This report was supported in part from a contract (GS-10F-0261K) funded by the Centers for Disease Control and Prevention/ Agency for Toxic Substances and Disease Registry. The authors would like to acknowledge Barbara Blond, MBA, MT(ASCP) for her many contributions to this project.
(1.) Tworek JA, Henry MR, Jones BA. College of American Pathologist Consensus Conference on Good Laboratory Practices in Gynecologic Cytology: background, rationale, and organization. Arch Pathol Lab Med. 2013;137(2): 158-163.
(2.) Eversole GM, Moriarty AT, Schwartz MR, et al. Practices of participants in the College of American Pathologists Interlaboratory Comparison Program in Cervicovaginal Cytology 2006. Arch Pathol Lab Med. 2010;134(3):331-335.
(3.) Krieger PK, Naryshkin S. Random rescreening of cytologic smears: a practical and effective component of quality assurance programs in both large and small cytology laboratories. Acta Cytologica. 1994;38(3):291-298.
(4.) Davey DD, Naryshkin S, Nielsen ML, Kline TS. Atypical squamous cells of undetermined significance: interlaboratory comparison and quality assurance monitors. Diag Cytopathol. 1994;11(4):390-396.
(5.) Renshaw AA, Deschenes M, Auger M. ASC/SIL ratio for cytotechnologists: a surrogate marker of screening sensitivity. Am J Clin Pathol. 2009;131(6):776-781.
(6.) Castle PE, Stoler MH, Wright TC Jr, Sharma A, Wright TL, Behrens CM. Performance of carcinogenic human papillomavirus (HPV) testing and HPV16 or HPV18 genotyping for cervical cancer screening of women aged 25 years and older: a subanalysis of the ATHENA study. Lancet Oncol. 2011;12(9):880-890.
(7.) Kapali M, Agaram NP, Dabbs DJ, Kanbour A, White S, Austin RM. Routine endometrial sampling of asymptomatic premenopausal women shedding normal endometrial cells in Pap tests is not cost effective. Cancer Cytopathol. 2007; 111(1):26-33.
(8.) Cibas ES, Dean B, Maffeo N, Allred EN. Quality assurance in gynecologic cytology: the value of cytotechnologist-cytopathologist discrepancy logs. Am J Clin Pathol. 2001;115(4):512-516.
(9.) Voytek TM, Mody DR, Davey DD. Quality assessment and improvement in cytopathology. In: Nakhleh RE, Fitzgibbons PL, eds. Quality Improvement Manual in Anatomic Pathology. Northfield, IL: College of American Pathologists; 2002:115-116.
(10.) Bongiovanni M, De Saussure B, Kumar N, Pache JC, Cibas ES. A quality control study on cytotechnologist-cytopathologist concordance and its relationship to the number of dots on the slide. Acta Cytol. 2009;53(6):653-658.
(11.) Katki HA, Kinney WK, Fetterman B, et al. Cervical cancer risk for women undergoing concurrent testing for human papillomavirus and cervical cytology: a population-based study in routine clinical practice. Lancet Oncol. 2011;12(7): 663-672.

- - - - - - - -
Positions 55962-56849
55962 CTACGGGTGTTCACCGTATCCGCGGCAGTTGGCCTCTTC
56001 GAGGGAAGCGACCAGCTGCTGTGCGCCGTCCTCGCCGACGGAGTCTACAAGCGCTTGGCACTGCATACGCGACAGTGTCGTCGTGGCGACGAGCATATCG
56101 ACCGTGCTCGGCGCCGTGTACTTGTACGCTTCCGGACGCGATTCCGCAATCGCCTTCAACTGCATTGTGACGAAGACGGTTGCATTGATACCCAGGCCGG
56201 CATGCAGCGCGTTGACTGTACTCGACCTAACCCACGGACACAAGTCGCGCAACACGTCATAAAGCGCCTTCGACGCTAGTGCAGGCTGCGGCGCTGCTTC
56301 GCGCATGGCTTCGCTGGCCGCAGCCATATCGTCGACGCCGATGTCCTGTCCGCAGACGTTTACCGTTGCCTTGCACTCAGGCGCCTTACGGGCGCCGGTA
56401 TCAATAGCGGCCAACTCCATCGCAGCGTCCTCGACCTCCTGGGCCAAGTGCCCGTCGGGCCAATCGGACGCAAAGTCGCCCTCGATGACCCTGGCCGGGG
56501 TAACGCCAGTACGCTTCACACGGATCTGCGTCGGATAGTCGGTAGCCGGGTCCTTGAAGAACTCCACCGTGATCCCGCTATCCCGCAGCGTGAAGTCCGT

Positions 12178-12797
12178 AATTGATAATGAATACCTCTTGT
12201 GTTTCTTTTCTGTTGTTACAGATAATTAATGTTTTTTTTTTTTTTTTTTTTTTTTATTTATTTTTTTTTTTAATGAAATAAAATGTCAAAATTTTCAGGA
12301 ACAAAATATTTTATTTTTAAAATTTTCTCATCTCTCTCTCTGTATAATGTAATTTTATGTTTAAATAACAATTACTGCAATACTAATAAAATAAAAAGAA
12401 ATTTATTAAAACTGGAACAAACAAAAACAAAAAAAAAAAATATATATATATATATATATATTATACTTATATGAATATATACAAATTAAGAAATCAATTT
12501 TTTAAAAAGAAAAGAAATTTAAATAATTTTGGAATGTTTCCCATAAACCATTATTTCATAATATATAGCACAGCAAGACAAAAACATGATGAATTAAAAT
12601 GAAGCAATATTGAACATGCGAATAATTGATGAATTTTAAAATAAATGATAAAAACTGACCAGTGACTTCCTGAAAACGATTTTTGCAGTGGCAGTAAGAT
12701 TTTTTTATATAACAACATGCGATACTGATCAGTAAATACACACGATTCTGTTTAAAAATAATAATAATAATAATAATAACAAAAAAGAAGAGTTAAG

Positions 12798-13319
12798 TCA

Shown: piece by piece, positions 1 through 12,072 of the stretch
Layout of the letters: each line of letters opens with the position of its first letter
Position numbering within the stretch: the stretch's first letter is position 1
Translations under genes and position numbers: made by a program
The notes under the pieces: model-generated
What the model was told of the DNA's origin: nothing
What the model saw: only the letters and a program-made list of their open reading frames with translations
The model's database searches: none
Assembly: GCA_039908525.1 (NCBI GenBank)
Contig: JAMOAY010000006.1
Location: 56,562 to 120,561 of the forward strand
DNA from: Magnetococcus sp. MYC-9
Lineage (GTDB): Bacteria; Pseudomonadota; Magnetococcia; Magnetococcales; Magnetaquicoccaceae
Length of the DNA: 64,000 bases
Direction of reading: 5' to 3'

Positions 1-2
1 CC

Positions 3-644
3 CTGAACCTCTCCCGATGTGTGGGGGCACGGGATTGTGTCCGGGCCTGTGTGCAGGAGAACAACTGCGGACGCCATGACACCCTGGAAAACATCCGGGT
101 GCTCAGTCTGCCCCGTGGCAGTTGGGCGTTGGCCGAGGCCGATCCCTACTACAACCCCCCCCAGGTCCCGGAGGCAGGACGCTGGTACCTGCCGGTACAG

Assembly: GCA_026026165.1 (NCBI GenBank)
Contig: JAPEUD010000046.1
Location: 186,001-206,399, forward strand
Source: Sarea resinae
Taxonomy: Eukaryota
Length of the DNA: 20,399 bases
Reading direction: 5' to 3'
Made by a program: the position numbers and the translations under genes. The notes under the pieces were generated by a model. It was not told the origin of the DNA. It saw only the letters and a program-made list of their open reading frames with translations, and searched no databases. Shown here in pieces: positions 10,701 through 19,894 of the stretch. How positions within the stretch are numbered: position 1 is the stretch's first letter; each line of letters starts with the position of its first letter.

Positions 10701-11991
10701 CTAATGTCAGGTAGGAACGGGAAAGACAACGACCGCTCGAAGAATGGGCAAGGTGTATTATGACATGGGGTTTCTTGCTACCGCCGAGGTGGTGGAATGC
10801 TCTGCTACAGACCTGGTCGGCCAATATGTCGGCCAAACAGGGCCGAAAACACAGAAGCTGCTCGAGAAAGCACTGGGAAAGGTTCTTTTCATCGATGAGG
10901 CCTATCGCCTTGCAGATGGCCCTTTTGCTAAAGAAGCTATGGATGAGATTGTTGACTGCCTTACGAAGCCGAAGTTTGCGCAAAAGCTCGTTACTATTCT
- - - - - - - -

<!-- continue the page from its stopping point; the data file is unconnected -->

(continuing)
(12.) Kang WD, Kim CH, Cho MK, et al. Comparison of the hybrid capture II assay with the human papillomavirus DNA chip test for the detection of high-grade cervical lesions. Int J Gynecol Cancer. 2009;19(5):924-928.
(13.) Davey DD, Cox JT, Austin RM, et al. Cervical cytology specimen adequacy: patient management guidelines and optimizing specimen collection. J Lower Genital Tract Dis. 2008;12(2):71-81.
(14.) Wright TC, Massad LS, Dunton CJ, et al. 2006 consensus guidelines for the management of women with abnormal cervical cancer screening tests. Am J Obstet Gynecol. 2007;197(4):346-355.
(15.) Bogdanich W. The Pap test misses much cervical cancer through lab's efforts. Wall Street Journal. November 2, 1987:1.
(16.) Jones BA, Valenstein PN, Steindel SJ. Gynecologic cytology turnaround time: a College of American Pathologists Q-Probes Study of 371 laboratories. Arch Pathol Lab Med. 1999;123(8):682-686.
(17.) Bewtra C. Cytology turnaround time: are we being too fast? Diag Cytopathol. 2003:29(5):241-242.
(18.) Yu GH, Gupta PK. The pathologic obsession with turnaround time in gynecologic cytology: is it warranted? Diag Cytopathol. 1998:19(5):321-322.
Karen M. Clary, MD; Diane D. Davey, MD; Sonya Naryshkin, MD; R. Marshall Austin, MD, PhD; Nicole Thomas, CT(ASCP); Beth Anne Chmara, CT(ASCP); Chiara Sugrue, MBA, MS, SCT(ASCP); Joseph Tworek, MD
Accepted for publication May 15, 2012.
From the Department of Pathology, Rochester General Hospital, Rochester, New York (Dr Clary);the Department of Clinical Sciences, University of Central Florida, and Orlando Veterans Administration Medical Center, Orlando, Florida (Dr Davey); the Department of Pathology, Mercy Health System, Janesville, Wisconsin (Dr Naryshkin); the Department of Pathology, Magee-Womens Hospital, University of Pittsburgh Medical Center, Pittsburgh, Pennsylvania (Dr Austin); CAP Pap Program (Ms Thomas) and the Department of Cytologic Surveys (Ms Chmara), College of American Pathologists, Northfield, Illinois; the Division of Cytopathology, Hofstra Northshore Long Island Jewish School of Medicine, New Hyde Park, New York (Ms Sugrue); and the Department of Pathology, St Joseph Mercy Hospital, Ann Arbor, Michigan (Dr Tworek).
The authors have no relevant financial interest in the products or companies described in this article.
The findings and conclusions in this report are those of the authors and do not necessarily represent the views of the Centers for Disease Control and Prevention/Agency for Toxic Substances and Disease Registry and are not intended to take the place of applicable laws or regulations.
Reprints: Karen M. Clary, MD, Department of Pathology, Rochester General Hospital, 1425 Portland Ave, Rochester, NY 14621 (e-mail: firstname.lastname@example.org).